SAN ANTONIO - For the past four years, the San Antonio Metro Health Department has had no way to effectively track deadly food-borne bacteria.
Thursday, the city council approved $56,000 in grant money to purchase a microbial identification system – putting Metro Health one step closer to finally have the equipment it needs to test food.
In 2008 when the city’s food testing equipment needed replaced, it never was.
Metro Health lab manager Mark Wade said the city has been vulnerable to potentially deadly food-borne illnesses ever since.
In 2010, when patients at a San Antonio hospital started coming down with Listeriosis, the city had to call in the state and the Center for Disease Control.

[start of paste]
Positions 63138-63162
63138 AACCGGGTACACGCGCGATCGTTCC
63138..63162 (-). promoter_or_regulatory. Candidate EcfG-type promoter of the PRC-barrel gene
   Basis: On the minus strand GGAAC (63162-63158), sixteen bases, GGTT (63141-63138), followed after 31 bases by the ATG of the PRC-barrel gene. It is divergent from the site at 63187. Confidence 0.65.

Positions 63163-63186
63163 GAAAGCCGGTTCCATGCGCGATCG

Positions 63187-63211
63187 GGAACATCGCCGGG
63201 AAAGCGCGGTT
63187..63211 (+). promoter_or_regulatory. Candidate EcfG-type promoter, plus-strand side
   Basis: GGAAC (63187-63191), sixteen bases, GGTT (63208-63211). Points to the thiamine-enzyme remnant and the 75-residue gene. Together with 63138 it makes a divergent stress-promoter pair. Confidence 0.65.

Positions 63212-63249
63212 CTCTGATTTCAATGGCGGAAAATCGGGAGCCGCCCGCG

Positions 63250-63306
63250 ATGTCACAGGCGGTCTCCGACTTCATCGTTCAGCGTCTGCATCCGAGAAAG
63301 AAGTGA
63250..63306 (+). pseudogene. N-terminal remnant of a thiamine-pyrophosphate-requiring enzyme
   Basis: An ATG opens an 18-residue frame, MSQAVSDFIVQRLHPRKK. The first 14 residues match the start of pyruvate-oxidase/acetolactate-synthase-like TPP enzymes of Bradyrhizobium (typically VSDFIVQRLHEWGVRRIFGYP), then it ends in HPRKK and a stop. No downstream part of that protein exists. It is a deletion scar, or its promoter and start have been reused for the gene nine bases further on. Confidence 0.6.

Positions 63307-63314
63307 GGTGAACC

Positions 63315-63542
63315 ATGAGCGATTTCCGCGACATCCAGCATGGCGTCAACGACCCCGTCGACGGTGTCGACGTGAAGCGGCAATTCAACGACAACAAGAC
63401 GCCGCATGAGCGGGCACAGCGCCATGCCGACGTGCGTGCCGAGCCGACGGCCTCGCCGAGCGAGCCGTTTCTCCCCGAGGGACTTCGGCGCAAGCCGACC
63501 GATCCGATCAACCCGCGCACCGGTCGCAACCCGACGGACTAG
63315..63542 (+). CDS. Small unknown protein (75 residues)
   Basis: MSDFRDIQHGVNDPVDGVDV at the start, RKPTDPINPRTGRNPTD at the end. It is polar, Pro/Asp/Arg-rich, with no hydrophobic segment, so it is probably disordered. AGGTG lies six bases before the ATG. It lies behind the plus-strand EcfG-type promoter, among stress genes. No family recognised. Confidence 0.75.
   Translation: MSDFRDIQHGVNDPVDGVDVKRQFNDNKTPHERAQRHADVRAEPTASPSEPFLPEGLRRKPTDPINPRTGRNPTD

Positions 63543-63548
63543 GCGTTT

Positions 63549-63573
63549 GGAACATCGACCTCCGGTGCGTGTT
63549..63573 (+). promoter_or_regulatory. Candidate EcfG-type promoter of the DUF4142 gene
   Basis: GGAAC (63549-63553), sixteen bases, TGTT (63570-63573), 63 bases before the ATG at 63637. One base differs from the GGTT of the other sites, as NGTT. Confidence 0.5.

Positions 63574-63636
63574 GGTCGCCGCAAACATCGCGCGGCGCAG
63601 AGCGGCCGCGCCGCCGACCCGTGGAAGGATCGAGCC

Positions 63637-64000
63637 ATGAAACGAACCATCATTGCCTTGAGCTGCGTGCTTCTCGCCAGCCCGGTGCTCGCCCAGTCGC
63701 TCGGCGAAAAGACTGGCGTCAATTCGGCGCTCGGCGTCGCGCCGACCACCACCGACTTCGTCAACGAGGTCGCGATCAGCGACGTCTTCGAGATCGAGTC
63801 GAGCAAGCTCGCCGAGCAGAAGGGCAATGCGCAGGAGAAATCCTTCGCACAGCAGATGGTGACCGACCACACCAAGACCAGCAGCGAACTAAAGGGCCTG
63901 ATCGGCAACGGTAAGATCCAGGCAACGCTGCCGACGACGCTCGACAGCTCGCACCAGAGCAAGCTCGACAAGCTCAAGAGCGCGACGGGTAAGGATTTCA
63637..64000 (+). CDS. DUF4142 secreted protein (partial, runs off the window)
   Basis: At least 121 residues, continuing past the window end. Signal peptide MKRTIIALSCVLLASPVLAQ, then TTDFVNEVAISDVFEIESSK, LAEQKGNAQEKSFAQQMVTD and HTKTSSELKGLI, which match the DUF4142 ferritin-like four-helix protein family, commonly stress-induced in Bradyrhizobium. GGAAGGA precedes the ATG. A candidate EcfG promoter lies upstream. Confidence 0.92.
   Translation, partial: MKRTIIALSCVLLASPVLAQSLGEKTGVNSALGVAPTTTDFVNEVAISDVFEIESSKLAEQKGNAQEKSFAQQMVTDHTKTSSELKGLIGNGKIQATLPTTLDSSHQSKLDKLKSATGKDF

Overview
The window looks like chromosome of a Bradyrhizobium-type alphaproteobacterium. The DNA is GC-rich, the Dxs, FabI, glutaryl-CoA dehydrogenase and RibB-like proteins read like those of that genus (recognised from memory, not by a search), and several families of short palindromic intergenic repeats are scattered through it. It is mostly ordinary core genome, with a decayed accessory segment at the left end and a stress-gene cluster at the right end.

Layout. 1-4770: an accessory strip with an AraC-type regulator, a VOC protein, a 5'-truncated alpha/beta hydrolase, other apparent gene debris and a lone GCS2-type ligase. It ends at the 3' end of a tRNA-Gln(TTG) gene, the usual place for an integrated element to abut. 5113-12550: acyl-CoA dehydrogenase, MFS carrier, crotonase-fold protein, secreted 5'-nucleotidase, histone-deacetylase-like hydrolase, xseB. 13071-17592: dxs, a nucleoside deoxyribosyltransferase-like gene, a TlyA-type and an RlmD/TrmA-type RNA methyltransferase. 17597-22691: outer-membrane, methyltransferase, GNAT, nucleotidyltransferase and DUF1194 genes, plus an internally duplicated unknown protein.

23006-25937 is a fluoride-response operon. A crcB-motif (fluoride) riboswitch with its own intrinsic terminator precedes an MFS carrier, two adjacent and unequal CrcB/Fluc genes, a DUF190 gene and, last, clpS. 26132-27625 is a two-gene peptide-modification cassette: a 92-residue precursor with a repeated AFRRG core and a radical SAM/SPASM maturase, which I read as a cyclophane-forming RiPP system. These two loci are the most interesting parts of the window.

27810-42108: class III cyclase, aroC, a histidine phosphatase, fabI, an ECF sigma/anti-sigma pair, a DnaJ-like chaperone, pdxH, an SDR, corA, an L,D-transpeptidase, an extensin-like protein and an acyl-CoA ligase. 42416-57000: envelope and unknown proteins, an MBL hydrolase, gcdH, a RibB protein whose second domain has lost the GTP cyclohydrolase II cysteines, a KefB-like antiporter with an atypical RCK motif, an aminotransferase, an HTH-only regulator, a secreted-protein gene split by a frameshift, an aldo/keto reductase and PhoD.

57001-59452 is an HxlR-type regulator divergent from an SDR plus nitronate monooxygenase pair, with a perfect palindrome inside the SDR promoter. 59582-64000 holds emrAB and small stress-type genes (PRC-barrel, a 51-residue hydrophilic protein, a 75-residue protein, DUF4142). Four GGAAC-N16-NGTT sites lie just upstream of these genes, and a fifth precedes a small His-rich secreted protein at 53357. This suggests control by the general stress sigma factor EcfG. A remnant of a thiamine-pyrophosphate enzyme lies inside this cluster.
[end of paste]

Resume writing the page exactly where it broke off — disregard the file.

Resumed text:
Wade said had the city had the equipment to run the tests itself right away, his lab technicians would have likely been able to trace the deadly bacteria to the celery at a south-side food processing plant faster.
He said having that ability might have saved the lives of some of the five people who died in the outbreak.
"That's not a dramatic statement,” said Wade. “It's true."
For the past eight months, using federal grant money Metro Health has been purchasing the latest in food testing equipment.
Lab manager Mark Wade said within months the city should finally be able to do what it hasn't been able to for years - quickly test for food-borne pathogens and better protect the citizens of San Antonio.